Some board members said the laws have already become a hot topic of classroom discussions in the district, where about 73 percent of the students are Latino. About a third are learning English, the Los Angeles Times reported.
"There's a conversation in this country around the rights of people, and students are a part of it," said school board president Monica Garcia.
"Our students are dramatically affected by this," board member Steve Zimmer said. "It has caused a great deal of stress, uncertainty, questions that are brought in to the classroom every day." The resolution also directed the superintendent to recommend steps to "curtail any economic support" of Arizona in the form of district-sponsored employee travel or contracts with firms based in Arizona. Other school districts have taken steps to boycott the state. The Denver Public Schools and the San Diego Unified School District, for example, have both barred employees from attending work-related conferences in Arizona.
The controversial Arizona immigration law makes it a state crime to be in the country illegally and requires law enforcement officials, when stopping someone relative to a crime or infraction, to question and detain the individual when there is "reasonable suspicion" the person is in the country illegally. It also makes it a state crime for immigrants to be without the documentation required by federal law.
The law forbids stopping people on the basis of race or ethnicity, but it has nonetheless drawn the wrath of opponents who claim it will result in racial profiling. The school board resolution says the Arizona law "effectively sanctions and promotes unconstitutional racial profiling and harassment, and blatantly violates the civil rights of both Arizona residents and all visitors to the state."
"It's very important for us to take a position of outrage," said board member Yolie Flores. "Because of the color of your skin and the accent you speak with, you will be targeted. You will be asked if you belong here....Taking a position against that kind of racism is appropriate."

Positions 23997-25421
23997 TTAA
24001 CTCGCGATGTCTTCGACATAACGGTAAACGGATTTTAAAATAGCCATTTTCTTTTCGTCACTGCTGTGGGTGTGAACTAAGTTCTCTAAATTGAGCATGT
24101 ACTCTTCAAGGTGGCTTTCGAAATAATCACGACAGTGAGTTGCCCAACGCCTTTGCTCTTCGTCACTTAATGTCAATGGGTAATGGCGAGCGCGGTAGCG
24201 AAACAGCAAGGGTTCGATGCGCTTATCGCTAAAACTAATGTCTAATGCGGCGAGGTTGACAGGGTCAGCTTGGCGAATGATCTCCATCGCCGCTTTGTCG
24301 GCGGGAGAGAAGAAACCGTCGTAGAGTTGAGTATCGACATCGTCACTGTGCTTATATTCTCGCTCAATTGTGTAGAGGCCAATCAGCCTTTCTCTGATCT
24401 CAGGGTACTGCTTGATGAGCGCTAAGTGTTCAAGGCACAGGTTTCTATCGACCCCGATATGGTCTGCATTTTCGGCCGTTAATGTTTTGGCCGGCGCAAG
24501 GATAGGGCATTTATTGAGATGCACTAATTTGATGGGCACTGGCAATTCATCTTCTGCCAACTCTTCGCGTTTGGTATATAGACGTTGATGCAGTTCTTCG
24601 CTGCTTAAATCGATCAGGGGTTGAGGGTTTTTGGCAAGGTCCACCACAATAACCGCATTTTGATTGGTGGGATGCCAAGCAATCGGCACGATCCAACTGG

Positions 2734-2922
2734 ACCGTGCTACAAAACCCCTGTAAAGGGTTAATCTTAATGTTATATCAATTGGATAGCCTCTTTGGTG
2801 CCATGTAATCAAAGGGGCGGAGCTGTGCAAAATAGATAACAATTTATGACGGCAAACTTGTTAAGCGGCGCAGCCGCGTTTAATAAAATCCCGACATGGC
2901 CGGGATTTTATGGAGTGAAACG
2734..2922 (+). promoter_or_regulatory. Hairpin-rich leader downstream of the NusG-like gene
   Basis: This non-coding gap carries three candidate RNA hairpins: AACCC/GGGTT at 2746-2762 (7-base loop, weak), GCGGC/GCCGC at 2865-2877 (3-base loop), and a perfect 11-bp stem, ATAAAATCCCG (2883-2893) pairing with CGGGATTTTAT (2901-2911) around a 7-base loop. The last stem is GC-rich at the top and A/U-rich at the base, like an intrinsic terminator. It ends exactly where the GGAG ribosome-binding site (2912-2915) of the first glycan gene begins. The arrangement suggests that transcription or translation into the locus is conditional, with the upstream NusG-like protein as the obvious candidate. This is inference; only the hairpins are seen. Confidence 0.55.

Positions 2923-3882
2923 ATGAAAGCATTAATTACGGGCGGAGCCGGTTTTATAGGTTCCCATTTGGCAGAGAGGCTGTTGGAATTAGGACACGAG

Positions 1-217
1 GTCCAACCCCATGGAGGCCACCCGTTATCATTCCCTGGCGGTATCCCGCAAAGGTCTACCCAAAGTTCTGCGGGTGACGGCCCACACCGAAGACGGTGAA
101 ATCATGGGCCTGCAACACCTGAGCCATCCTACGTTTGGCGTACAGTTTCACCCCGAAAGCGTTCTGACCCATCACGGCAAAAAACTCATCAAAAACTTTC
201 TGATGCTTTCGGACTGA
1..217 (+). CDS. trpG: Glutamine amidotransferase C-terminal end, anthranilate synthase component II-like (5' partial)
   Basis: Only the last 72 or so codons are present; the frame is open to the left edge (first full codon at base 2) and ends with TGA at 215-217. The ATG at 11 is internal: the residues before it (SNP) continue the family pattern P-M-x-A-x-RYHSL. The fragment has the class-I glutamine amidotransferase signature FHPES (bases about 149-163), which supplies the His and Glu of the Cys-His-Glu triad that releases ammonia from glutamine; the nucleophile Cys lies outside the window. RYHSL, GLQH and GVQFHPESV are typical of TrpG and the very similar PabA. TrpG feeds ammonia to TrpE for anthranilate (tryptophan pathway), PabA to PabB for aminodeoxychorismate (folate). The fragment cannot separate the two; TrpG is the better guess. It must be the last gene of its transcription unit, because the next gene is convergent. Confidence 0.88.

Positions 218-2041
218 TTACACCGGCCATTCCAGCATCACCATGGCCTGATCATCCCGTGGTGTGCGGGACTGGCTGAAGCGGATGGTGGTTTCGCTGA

The other Arizona law targeted by the L.A. school board is one that bans classes that promote the overthrow of the government, promote "resentment toward a race or class of people," or are designed "primarily for pupils of a particular ethnic group." The law, scheduled to go into effect next year, forbids classes or school policies that "advocate ethnic solidarity instead of the treatment of pupils as individuals." The law, said the Los Angeles school board, will "severely restrict the education of all children in Arizona by refusing to incorporate vital sections of history that incorporate the contributions of this country's many diverse groups."
In an e-mail to FoxNews.com, school district spokesman Robert Alaniz said the board directed the superintendent to ensure the Arizona laws are discussed in civic and history classes in the context of other events in American history including slavery, Jim Crowe segregation laws, the internment of Japanese Americans during World War II, and incidents of anti-Semitism.
"This resolution highlights our commitment to ensuring that our students understand the ideals and constitutional rights that this great country is founded on, while also gaining an appreciation of the histories and cultural contributions of those who have helped build this nation," Flores said.
But the board's actions have some area residents wondering why their local school board is busying itself with outrage and condemnation over Arizona laws. Los Angeles County Republican Chairman Jane Barnett told FoxNews.com that she has been inundated with phone calls and e-mails from people in Los Angeles saying the board has no business meddling in the laws of another state when it has problems of its own to solve.
"This is ridiculous, it's ridiculous for us to be involved in Arizona law," said Barnett. "There is a 50 percent dropout rate in some parts of the school district — is this going to keep kids in school?"
"This is just another example of these embedded bureaucrats in California doing anything they can to deflect and distract from the poor job their doing of educating our children," said Nathan Mintz, the founder of the South Bay Tea Party and the Republican nominee for the 53rd State Assembly seat. Barnett said Los Angeles Country Republicans are among those who take a different view of the Arizona laws than the one prescribed by the school board.
"We support Arizona," she said. "In fact, I think we ought to go there right now for vacation."
Photo: AP Images